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Week 2 Response

Here are this week's blog prompts.

I'm going to cheat a little bit and write about a theorist we didn't talk about in class. I'm choosing her because she is a great example of how one's personal life can influence the professional life, I want a chance to talk about her in Gen Psych, and I make the rules so I grant myself an exception.

The theorist I'm going to discuss is Dr. Marsha Linehan. As you can see from Dr. Linehan's CV on her website, she is a prolific scholar with numerous professional accolades and accomplishments. I'm going to focus on her development of Dialectical Behavior Therapy (DBT), which is currently the treatment of choice for Borderline Personality Disorder (BPD). Prior to Dr. Linehan's efforts, effective treatments for BPD were severely lacking, and many considered the disorder untreatable. Her theory of treatment grew out of her work with clients who had ...

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Introductory Blog Post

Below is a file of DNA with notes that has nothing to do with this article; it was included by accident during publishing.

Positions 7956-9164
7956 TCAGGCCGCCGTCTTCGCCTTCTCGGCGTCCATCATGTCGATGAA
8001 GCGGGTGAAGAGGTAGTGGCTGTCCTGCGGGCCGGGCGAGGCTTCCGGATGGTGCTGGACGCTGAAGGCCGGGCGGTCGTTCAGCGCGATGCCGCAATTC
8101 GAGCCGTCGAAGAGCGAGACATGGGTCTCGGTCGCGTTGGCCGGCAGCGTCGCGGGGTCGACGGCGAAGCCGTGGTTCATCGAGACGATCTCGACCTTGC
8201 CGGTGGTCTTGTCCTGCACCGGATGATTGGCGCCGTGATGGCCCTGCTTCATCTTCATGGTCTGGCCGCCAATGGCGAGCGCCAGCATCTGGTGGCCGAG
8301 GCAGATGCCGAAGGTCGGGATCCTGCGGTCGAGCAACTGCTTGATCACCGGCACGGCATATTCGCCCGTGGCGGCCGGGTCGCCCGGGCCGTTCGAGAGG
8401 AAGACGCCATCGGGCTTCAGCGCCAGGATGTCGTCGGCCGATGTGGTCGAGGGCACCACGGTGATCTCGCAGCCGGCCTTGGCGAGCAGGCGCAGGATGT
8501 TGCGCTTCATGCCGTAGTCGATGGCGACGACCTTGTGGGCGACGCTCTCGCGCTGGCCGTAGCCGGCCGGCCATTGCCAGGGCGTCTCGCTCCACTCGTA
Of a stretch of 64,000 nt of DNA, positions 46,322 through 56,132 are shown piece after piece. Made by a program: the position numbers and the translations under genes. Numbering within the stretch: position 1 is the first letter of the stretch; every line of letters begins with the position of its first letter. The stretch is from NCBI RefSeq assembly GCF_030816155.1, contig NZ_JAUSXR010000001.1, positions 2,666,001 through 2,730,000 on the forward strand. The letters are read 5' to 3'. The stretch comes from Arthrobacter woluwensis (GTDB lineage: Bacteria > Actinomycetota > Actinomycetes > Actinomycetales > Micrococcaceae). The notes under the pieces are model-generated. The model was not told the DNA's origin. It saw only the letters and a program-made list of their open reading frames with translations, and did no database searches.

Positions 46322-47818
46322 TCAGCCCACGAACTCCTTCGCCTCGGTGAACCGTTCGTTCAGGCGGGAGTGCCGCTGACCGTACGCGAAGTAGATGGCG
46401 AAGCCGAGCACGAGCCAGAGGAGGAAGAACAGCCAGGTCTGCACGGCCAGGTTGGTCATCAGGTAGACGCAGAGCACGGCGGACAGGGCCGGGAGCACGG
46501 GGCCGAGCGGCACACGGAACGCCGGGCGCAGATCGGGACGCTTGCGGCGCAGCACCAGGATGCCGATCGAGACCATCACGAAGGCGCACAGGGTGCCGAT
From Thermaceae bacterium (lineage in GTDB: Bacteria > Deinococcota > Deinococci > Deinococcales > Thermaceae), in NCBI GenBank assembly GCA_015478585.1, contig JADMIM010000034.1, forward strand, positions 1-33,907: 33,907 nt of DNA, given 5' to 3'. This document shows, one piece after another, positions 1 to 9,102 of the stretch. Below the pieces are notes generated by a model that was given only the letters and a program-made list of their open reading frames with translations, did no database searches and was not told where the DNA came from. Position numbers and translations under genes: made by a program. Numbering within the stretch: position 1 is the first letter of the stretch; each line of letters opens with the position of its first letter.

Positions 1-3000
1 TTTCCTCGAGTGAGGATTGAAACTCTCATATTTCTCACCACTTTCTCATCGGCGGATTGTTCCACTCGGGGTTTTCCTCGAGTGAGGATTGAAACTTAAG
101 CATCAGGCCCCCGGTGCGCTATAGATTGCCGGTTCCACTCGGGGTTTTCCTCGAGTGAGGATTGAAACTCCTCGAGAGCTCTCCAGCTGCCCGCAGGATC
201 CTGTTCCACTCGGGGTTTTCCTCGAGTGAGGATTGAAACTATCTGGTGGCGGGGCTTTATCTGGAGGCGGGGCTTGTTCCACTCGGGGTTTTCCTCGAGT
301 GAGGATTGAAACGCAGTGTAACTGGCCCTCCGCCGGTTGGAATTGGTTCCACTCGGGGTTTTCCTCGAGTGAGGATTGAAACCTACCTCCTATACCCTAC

The prompt for the week is available here. As the instructor for the course, this initial prompt is a little difficult for me to answer in the same way as my students, but I'll give it a shot. The reason I'm in the course is because I'm teaching it, obviously. The reason I teach General Psychology, however, is because I truly enjoy being able to expose students to the field of psychology. I remember hearing about all the cool things psychologists have learned about the ways humans think, feel, and behave, so I consider it a privilege to be the one who provides the same service for others. Also, on a selfish note, it helps me stay connected to developments outside my specific discipline of counseling psychology and see new ways to think about the material as students bring their unique perspectives. It's really tough for me to pick the three ...